The term chronic pain syndrome is used quite a bit nowadays since so many people experience it. In many cases, people even end up with drug addictions because of it. Here, we will discuss what qualifies as chronic pain and the various ways it affects you physically and mentally.
What is Chronic Pain?
The most common notion is that chronic pain is caused from nerve damage, possibly by trauma or from surgery. You may be in a car accident and suffer whiplash or a fractured ankle, and right after your surgery to repair the fracture chronic pain will ensue. The trauma of surgery or an injury can trigger chronic pain. This may be surprising, but something as simple as an ankle sprain may create a state of chronic pain.
The medical terms you may have heard for these conditions are Complex Regional Pain Syndrome, abbreviated as CRPS, and Reflex Sympathetic Dystrophy, abbreviated as RSD. RSD was the term used to describe the pain patients thought they were consigned to and had to learn to live with. In 1993, the terminology was changed to CRPS, Complex Regional Pain Syndrome, but some still will use the original terminology. When you hear that someone is going to a pain clinic for treatment, this is most commonly what they have been diagnosed with.
Neuropathy and Restless Legs Syndrome
Problems such as neuropathy and restless legs syndrome can also be included in the chronic pain group. The symptoms of neuropathy can include burning, tingling, numbness, and pain, and is more common in the lower extremity than the upper. Neuropathy is often associated with diabetes, but can also be called idiopathic neuropathy, meaning it’s from an unknown cause. Restless legs syndrome can also be considered a chronic pain problem when it is severe. The symptoms associated with it are a nervous or restless type feeling in the legs that makes it difficult to sit still. Sufferers are often awoken by this feeling in the night and must get out of bed to relieve the symptoms. Other symptoms include a creepy crawly sensation, cramping and jerking in the legs. All these symptoms make it difficult to have uninterrupted sleep and ultimately affect your personality.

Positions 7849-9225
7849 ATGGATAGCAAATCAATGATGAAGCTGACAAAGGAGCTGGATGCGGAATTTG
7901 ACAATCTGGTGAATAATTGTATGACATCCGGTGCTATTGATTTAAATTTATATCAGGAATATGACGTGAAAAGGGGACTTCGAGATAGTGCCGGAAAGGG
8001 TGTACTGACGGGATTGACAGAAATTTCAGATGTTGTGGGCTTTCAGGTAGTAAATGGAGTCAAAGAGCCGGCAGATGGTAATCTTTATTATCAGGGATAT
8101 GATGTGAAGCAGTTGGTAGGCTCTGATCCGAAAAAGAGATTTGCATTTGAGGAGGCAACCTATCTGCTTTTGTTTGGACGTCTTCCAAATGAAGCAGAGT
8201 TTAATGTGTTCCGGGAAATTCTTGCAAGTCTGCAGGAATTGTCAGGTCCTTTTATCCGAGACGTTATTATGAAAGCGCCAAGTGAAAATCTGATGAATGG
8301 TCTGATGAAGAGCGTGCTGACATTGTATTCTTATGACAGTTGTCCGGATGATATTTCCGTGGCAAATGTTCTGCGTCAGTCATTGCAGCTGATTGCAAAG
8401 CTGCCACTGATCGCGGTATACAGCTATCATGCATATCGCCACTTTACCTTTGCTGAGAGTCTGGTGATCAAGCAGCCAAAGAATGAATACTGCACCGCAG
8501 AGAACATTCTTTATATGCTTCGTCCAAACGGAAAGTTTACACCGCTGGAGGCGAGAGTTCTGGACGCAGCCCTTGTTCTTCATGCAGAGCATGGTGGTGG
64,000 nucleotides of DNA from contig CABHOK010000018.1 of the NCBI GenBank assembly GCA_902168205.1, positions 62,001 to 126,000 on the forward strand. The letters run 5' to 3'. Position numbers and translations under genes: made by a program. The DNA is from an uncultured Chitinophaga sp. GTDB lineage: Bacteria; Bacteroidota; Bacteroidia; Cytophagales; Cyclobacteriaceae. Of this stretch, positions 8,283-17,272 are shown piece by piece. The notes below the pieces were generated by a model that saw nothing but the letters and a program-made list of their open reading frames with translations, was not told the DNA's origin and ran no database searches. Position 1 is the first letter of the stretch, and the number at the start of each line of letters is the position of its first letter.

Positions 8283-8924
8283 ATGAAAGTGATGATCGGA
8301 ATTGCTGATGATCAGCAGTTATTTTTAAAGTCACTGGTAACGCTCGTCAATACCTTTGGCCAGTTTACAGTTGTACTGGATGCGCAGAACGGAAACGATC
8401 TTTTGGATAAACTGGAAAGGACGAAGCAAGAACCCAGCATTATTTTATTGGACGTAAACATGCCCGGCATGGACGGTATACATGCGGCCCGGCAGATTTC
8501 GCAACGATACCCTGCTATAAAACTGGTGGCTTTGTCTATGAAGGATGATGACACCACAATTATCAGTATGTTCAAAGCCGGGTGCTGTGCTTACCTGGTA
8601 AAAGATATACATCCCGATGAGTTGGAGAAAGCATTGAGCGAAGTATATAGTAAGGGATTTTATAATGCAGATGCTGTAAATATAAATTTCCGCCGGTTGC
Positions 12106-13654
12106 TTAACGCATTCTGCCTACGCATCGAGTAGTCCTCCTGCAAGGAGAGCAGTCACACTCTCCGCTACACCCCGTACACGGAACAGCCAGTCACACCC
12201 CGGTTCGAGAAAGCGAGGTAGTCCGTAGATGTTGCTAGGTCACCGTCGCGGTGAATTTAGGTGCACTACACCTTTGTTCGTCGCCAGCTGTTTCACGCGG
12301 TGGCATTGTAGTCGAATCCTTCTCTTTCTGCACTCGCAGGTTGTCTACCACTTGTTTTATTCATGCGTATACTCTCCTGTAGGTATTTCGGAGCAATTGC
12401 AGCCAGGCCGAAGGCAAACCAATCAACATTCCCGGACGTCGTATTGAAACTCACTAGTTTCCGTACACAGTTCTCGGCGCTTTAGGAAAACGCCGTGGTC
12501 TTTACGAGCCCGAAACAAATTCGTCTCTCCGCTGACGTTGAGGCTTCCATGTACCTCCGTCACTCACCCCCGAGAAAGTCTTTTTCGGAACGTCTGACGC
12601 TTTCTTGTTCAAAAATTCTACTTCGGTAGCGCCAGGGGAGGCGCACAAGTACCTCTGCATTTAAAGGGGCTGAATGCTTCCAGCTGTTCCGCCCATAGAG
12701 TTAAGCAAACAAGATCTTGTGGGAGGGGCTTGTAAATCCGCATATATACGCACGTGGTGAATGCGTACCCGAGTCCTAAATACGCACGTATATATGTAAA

Chronic Pain and Your Personality
With chronic pain syndrome, the body goes into a fight or flight mode. This changes the chemistry within the brain; creating emotional issues where people want to isolate themselves – all resulting in depression. When a great part of your time is spent thinking about and focusing on your pain it can become very difficult to focus on other things or people. This feeling of isolation can lead to a depressive state.
Chronic pain can also cause significant anxiety – the feeling of hopelessness that a problem may never get resolved. Patients may also feel a loss of control, not knowing what to do and are desperate for help or improvement. In this case of restless leg syndrome, there can be severe sleep deprivation which also causes depression and anxiety in the inevitable terrible night of bad sleep.
A study reports that people with chronic pain may tend to worry more, which causes them to be less inclined to participate in novel activities. The desire of wanting to go out and explore the world goes away, ultimately minimizing the pleasures of life.
There’s also evidence that chronic pain can cause an alteration of how communication between brain cells takes place, thereby reducing your ability to effectively process your own human emotions. Without the ability to monitor your emotions, people experience a lack of control or misinterpretation of what is happening. The main way to treat this problem is to find the cause of the issue.
Weight Gain and Depression
Weight gain that comes with lack of activity and lack of sleep can also cause personality changes. When sleeping becomes difficult and your focus is on your chronic pain, it reduces one’s self-esteem. The combination of lack of sleep, the emotional stress of the pain and potential side effects of the medication taken for these disorders make it difficult to get up each day, let alone be active.
This lack of activity can commonly lead to weight gain. Why is this so important? We know that lack of exercise has a negative effect on the biochemistry of your brain, and the potential for weight gain can also have an effect on one’s self esteem. The relationship between one’s physical and mental self is very important, and if you are not being greeted by the great looking self you once saw yourself as you can experience hardship.
At Anderson Podiatry we provide many options, including working with peripheral nerve disorders, that can get to the root of these problems rather than treating the symptoms with medications. We like to describe this method as “putting out the fire” rather than simply dealing with the smoke. So, if you’re questioning if you have mood or personality disorders from your chronic pain, please come visit us. Do not lose hope as we’ve been able to help many get back to feeling like themselves.